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What can parents do if they think their child has dyslexia?

Today marks the start of Dyslexia Awareness Week – an annual event aimed at understanding and raising awareness of the learning difficulty.

It’s particularly important too, considering around one in every 10 people in the UK has some degree of dyslexia – and it’s something that affects both children and adults.

Some parents notice dyslexia when a child starts school – typically when they struggle with spelling, or put letters and numbers in the wrong order.

But what are the key signs to look out for? And how do you support a child following a diagnosis?

What are the signs that your child may have dyslexia?

Children’s psychologist Dr Alison McClymont tells ‘Dyslexia is a misinterpreted condition by some, whereby people assume it is “reading letters back to front” or “having bad spelling”. It is not. It is a processing issue between the visual stimuli and the memory storage functions of the brain.

‘It is not a sign of intelligence or lack of – it is simply a brain that over works in some areas and as a result is “under-firing” in others.

‘Dyslexics will often struggle with retaining information if it is written – so if you hear your child saying they have to keep re-reading a sentence or they seem to struggle following or remembering a story, this is a potential dyslexia sign.

‘Others might be struggling with spelling, poorly organised sentences and in younger children having difficulty with sequenced instructions or copying written work.’

Dr Alison says you can approach the conversation with a child by asking a few searching questions, such as ‘do you find…’ and ‘do you notice..’ – but avoid overwhelming them.

She says: ‘Dyslexia still sadly has unnecessary stigma attached to it and your child might feel very uncomfortable initially by the questions. In the first instance observe your child reading/writing, ask the teacher, and then ask your child.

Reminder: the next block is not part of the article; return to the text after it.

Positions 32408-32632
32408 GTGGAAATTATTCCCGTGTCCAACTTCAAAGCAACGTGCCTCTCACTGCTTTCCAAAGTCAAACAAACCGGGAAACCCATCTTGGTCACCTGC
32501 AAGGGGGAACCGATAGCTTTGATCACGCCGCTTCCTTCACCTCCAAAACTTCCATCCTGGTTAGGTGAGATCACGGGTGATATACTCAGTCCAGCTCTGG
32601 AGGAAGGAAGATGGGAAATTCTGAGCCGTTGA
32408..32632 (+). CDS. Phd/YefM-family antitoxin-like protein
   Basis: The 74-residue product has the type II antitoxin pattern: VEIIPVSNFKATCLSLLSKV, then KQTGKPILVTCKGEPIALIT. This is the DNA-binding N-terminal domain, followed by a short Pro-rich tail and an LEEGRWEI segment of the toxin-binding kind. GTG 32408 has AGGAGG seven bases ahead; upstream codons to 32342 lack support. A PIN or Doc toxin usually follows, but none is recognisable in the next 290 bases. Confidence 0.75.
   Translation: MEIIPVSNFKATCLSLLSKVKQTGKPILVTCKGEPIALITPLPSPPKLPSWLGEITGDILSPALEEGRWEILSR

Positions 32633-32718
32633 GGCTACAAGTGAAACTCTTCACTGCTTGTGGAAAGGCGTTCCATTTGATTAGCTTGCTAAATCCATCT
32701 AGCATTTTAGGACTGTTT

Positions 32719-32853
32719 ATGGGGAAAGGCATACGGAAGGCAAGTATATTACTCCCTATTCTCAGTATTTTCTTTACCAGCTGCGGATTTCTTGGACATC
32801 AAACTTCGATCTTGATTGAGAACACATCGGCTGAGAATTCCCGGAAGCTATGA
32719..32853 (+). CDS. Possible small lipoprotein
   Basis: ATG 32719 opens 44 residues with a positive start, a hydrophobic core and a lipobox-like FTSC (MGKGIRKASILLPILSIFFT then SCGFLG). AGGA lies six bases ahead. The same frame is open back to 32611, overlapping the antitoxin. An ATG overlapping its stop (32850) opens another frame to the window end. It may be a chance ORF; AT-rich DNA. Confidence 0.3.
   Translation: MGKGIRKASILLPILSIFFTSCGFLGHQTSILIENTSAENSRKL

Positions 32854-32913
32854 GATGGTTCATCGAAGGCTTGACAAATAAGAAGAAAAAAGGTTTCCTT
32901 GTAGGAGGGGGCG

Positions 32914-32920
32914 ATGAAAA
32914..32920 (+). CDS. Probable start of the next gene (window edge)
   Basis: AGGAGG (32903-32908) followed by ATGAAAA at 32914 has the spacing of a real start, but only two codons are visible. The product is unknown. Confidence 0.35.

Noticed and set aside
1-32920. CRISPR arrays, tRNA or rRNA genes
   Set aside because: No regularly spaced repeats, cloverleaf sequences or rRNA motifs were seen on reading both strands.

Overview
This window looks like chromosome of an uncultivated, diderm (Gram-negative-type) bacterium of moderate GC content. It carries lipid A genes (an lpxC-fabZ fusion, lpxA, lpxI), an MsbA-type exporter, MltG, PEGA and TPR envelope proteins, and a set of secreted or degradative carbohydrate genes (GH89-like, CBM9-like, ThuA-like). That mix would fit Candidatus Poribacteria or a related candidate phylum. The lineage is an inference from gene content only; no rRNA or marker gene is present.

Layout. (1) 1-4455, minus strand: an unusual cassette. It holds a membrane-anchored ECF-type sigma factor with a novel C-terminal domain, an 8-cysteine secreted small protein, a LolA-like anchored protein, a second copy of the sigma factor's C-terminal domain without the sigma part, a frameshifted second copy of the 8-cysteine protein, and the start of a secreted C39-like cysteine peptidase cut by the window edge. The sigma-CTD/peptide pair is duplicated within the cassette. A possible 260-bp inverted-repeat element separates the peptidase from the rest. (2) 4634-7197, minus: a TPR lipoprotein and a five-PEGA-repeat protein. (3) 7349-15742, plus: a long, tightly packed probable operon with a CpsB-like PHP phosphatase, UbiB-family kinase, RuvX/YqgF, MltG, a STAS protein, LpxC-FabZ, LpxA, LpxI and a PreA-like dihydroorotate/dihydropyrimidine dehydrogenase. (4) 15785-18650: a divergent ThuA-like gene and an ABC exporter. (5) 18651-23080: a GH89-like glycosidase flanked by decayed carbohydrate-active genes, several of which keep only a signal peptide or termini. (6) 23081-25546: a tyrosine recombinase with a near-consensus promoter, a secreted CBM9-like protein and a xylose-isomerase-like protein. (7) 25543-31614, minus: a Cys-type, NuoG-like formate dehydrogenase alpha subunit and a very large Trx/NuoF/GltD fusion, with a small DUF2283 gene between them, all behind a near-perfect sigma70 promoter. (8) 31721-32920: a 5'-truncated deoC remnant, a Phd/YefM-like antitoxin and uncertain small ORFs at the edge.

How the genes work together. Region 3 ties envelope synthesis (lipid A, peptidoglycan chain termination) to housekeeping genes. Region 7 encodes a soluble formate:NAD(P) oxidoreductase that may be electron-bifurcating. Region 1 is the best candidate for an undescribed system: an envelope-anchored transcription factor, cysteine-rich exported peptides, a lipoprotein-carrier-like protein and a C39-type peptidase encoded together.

‘A good easy and informal entry is noticing any differences between the retention of verbal information and written – so does your child find it easy to follow a story if you tell it to them, rather than they read it?’

What else can you do if you think your child has dyslexia?

Dr Alison says it’s important that dyslexia is diagnosed by an educational psychologist – rather than parents themselves – as it can be a complex condition.

Education expert and former headteacher Leon Hady, who is the founder of Guide Plus, adds that it’s also crucial not to confuse dyslexia with anything else.

He tells ‘First and foremost, having a sound understanding of what dyslexia is and the characteristics your child is exhibiting will help in being able to seek further support.

‘Noticing that your child may not be learning at the same rate as their sibling, or other children in the class, is only an indicator of them learning and developing skills at a different rate, and should not be confused with dyslexia.

‘Looking for patterns over time and writing down and compiling evidence of when, where and how your child has displayed these characteristics to share with your child’s school or an assessor will support in building the whole picture.’

What can parents do to support and help children after a dyslexia diagnosis?

Parents can also seek advice from teachers and the SEN department at school, as well as speech-language experts or educational psychologists.

There are also lots of resources parents can turn to for support following a diagnosis, including the British Dyslexia Association.


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